More Than Clinical Waste? Placenta Rituals Among Australian Home-Birthing Women
The discursive construction of the human placenta varies greatly between hospital and home-birthing contexts. The former, driven by medicolegal discourse, defines the placenta as clinical waste. Within this framework, the placenta is as much of an afterthought as it is considered the “afterbirth.” In home-birth practices, the placenta is constructed as a “special” and meaningful element of the childbirth experience. I demonstrate this using 51 in-depth interviews with women who were pregnant and planning home births in Australia or had recently had home births in Australia. Analysis of these interviews indicates that the discursive shift taking place in home-birth practices from the medicalized model translates into a richer understanding and appreciation of the placenta as a spiritual component of the childbirth experience. The practices discussed in this article include the burial of the placenta beneath a specifically chosen plant, consuming the placenta, and having a lotus birth, which refers to not cutting the umbilical cord after the birth of the child but allowing it to dry naturally and break of its own accord. By shifting focus away from the medicalized frames of reference in relation to the third stage of labor, the home-birthing women in this study have used the placenta in various rituals and ceremonies to spiritualize an aspect of birth that is usually overlooked.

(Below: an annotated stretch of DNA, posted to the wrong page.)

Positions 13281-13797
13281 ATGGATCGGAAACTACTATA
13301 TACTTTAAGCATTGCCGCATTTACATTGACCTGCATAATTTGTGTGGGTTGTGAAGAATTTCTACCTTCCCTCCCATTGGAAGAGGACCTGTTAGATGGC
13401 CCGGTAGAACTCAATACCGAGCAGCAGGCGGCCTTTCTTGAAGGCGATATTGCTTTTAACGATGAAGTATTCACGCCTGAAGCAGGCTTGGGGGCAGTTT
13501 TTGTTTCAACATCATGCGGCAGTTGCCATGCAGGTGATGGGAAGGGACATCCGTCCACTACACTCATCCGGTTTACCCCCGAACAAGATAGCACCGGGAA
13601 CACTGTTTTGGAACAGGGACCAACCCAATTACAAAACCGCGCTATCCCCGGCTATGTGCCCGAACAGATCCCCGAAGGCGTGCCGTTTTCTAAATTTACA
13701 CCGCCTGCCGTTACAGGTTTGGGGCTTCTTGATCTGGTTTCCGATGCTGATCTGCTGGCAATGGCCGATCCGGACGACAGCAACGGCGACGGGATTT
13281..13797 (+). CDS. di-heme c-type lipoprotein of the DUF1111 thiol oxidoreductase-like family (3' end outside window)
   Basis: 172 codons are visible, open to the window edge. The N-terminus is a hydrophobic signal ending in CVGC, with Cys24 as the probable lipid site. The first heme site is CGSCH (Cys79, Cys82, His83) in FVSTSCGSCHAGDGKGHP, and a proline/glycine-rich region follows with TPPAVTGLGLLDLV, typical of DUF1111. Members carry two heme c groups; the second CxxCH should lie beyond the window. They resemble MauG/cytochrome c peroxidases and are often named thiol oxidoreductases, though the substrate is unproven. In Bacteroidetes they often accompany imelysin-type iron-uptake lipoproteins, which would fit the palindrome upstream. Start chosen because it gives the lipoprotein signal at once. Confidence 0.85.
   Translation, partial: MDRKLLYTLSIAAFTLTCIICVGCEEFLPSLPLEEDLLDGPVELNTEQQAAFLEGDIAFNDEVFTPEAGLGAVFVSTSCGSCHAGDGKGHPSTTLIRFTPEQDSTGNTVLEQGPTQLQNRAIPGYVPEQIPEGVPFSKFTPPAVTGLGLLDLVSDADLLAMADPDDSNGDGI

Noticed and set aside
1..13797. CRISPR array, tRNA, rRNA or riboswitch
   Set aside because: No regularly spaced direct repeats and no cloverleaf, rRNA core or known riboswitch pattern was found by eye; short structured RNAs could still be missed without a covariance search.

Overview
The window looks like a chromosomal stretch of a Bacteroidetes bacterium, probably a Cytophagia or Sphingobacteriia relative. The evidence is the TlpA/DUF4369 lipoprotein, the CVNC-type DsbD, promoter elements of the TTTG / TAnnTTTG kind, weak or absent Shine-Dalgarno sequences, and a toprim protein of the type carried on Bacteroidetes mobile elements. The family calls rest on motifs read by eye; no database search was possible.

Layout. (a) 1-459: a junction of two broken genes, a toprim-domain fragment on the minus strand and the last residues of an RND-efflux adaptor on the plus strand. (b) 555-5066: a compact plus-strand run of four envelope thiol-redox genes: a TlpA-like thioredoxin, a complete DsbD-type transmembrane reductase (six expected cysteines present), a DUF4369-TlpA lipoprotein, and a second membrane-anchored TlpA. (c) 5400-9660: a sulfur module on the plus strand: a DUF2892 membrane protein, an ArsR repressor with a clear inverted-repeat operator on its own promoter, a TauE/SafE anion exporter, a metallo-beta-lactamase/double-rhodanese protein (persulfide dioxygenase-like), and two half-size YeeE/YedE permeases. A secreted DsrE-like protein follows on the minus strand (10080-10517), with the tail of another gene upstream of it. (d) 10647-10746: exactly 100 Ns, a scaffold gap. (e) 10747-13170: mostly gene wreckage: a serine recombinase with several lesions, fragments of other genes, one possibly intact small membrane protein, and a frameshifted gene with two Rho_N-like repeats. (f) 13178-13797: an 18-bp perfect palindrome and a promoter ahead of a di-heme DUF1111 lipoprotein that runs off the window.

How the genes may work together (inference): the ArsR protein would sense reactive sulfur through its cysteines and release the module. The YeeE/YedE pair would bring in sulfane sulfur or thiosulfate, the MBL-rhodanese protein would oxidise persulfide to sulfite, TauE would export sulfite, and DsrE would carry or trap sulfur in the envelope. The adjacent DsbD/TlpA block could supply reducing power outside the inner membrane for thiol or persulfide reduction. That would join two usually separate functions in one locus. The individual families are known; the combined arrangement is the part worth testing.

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Document Type: Research Article
Publication date: January 1, 2014
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